These same nuances that spring from changing definitions can create other problems.  A proposed change in the definition of ARDS was recently made (the so-called Berlin definition).  But if I'm trying to decide whether to use low tidal volume ventilation (lVtV) in a patient, do I use the new definition, or the definition that existed when the trial of lVtV was done?  (I will use the latter.)  But this case is special, and shows another facet of the dichotomy of the utility of a definition for clinical care versus research:  we continue to expand, on the basis of both common sense and evidence, the use of  lVtV in ever widening groups of patients (I use it in all mechanically ventilated patients).  Since use of lVtV requires you be on the ventilator, once we pre-emptively put all ventilated patients on lVtV, further categorizing them as ARDS does not lead to actionable diagnostic information - the diagnosis of ARDS becomes moot for the clinician.  The same argument can be applied to diuresis, a therapy that I use in almost all ventilated patients, not just the subset with ARDS.

The point here is not to disparage the new and probably improved definition and all the wonderful work that led to it.  The point is that I can picture fellows poring through the new manuscripts and memorizing the new criteria for exams and pimping on rounds, and clinicians in practice not having time to read them and wondering what they will mean for them.  And the summary answer is that these definitions have little to no impact on clinical care until they are used in a research trial to demonstrate the efficacy of a therapy for sepsis - if and when this happens, defining sepsis in accord with the inclusion criteria, set by the new definition in that trial, will allow practicing clinicians to know which patients that therapy may be useful in.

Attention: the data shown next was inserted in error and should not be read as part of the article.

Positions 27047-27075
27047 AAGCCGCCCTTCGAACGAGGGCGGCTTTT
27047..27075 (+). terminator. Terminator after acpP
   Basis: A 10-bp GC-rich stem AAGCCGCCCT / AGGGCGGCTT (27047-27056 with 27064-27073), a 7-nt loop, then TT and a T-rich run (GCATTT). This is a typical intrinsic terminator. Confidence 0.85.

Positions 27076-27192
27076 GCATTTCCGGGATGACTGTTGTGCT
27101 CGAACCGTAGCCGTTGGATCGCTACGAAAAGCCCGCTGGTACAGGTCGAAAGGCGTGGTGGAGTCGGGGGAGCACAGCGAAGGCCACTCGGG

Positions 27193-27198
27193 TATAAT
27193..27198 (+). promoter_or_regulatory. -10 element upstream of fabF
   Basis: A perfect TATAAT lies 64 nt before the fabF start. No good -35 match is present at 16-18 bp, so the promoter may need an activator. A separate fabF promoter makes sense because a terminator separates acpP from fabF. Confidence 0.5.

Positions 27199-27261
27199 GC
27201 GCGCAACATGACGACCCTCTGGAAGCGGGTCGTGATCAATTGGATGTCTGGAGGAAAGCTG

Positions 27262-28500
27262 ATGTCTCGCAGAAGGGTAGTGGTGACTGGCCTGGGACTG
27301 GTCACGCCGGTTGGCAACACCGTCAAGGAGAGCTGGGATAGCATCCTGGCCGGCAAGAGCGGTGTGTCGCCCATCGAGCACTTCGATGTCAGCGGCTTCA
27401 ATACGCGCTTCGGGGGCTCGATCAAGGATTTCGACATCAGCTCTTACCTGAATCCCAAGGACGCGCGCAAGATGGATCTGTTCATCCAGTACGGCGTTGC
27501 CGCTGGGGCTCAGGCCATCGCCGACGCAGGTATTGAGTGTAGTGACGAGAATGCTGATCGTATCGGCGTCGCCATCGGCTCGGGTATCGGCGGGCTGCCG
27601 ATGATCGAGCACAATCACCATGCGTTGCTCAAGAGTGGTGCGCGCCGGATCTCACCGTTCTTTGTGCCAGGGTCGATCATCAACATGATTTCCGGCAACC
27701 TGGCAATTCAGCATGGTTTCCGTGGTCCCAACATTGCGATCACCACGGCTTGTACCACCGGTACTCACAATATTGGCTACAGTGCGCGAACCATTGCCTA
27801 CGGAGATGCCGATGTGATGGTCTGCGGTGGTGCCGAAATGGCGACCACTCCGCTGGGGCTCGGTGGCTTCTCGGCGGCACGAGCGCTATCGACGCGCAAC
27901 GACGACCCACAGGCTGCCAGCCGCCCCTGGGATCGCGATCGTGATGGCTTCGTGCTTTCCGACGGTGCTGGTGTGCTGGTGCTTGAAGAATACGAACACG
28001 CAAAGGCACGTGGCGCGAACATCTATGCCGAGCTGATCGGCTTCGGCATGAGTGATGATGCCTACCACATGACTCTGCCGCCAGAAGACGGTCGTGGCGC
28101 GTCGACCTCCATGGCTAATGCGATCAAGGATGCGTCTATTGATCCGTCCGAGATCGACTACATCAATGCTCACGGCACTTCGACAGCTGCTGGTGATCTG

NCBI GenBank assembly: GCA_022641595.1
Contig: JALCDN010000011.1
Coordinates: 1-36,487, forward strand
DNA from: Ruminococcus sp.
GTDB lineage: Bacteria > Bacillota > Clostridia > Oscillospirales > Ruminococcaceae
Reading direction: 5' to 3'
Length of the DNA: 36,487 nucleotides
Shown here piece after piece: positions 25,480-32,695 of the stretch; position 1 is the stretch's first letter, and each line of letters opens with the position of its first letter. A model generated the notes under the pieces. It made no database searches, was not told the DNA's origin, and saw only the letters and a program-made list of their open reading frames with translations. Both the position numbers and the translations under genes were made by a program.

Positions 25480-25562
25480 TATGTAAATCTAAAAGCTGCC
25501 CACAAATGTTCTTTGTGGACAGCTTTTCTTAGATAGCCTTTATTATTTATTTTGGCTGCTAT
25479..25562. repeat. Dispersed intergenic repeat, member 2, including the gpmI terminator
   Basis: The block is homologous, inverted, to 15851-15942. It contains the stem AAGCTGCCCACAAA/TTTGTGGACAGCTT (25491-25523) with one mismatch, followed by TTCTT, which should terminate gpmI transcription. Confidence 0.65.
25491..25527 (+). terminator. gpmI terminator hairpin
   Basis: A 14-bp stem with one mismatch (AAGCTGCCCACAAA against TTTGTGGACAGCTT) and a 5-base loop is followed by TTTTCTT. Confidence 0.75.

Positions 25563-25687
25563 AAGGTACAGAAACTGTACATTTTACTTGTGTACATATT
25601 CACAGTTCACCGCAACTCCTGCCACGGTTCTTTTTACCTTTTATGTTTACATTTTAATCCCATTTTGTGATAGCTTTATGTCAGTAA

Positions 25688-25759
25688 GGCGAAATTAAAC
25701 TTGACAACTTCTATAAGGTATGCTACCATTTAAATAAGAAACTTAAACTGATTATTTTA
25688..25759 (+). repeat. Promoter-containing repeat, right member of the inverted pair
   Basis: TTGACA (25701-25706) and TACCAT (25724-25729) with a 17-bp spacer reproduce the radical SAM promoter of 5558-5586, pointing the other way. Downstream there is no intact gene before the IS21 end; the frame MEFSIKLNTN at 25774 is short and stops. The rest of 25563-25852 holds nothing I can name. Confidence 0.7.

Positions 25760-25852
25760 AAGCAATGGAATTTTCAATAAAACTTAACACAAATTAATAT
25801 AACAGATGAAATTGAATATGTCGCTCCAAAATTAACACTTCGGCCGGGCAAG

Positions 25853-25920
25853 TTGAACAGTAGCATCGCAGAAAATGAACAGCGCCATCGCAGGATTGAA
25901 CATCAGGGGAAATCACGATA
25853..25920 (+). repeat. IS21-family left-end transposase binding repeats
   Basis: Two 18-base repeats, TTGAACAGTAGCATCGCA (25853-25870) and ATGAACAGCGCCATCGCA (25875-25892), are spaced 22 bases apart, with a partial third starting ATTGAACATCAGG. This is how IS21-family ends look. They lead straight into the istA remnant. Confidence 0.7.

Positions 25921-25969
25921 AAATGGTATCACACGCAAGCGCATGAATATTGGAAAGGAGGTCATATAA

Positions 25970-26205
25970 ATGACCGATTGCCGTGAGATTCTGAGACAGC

Finally, the Shakespeare quote is really not apropos - if you know what you're looking at, who cares what name you give it?  The problem with sepsis, is that  we don't know what we're looking at, and we're calling tulips carnations, geraniums and every manner of flower a rose.  Which led to my tweet this morning: "Perhaps sepsis argot is pure contrivance. Imagine we created a syndromic definition for "acute vascular crisis" and enrolled patients with myocardial infarction, stroke, peripheral or mesenteric ischemia [and every manner of vaso-occlusive disorder.]"  Would we expect any useful homogeneity or actionable information to derive from such a syndromic classification of multiple markedly different albeit related underlying diseases?


  1. To be fair, the old definition was garbage, as someone with a scrape on their leg who just finished a run would qualify as being septic

  2. Agree with above comment. There is NO POINT in even making this disease classification, in any form, until and unless it allows enrollment in a trial that produces an effective therapy, that can then, in clinical practice, be administered to patients in that classification.

  3. Until then, we just have serious infection, causing shock and other end organ abnormalities, and we support shock and end organ abnormalities, presuming infection is identified and treated, just like we support shock and end organ abnormalities with any other disease - like the methanol poisoning with MSOF I treated the other day, or heat stroke, or serotonin syndrome, etc. There are "final common pathway" cytokine, paracrine, endocrine every-crine abnormalities in all those diseases too. But we remove the insult (methanol, SSRIs, heat, snakebite, whatever) and then support the organs. For now, it's that simple.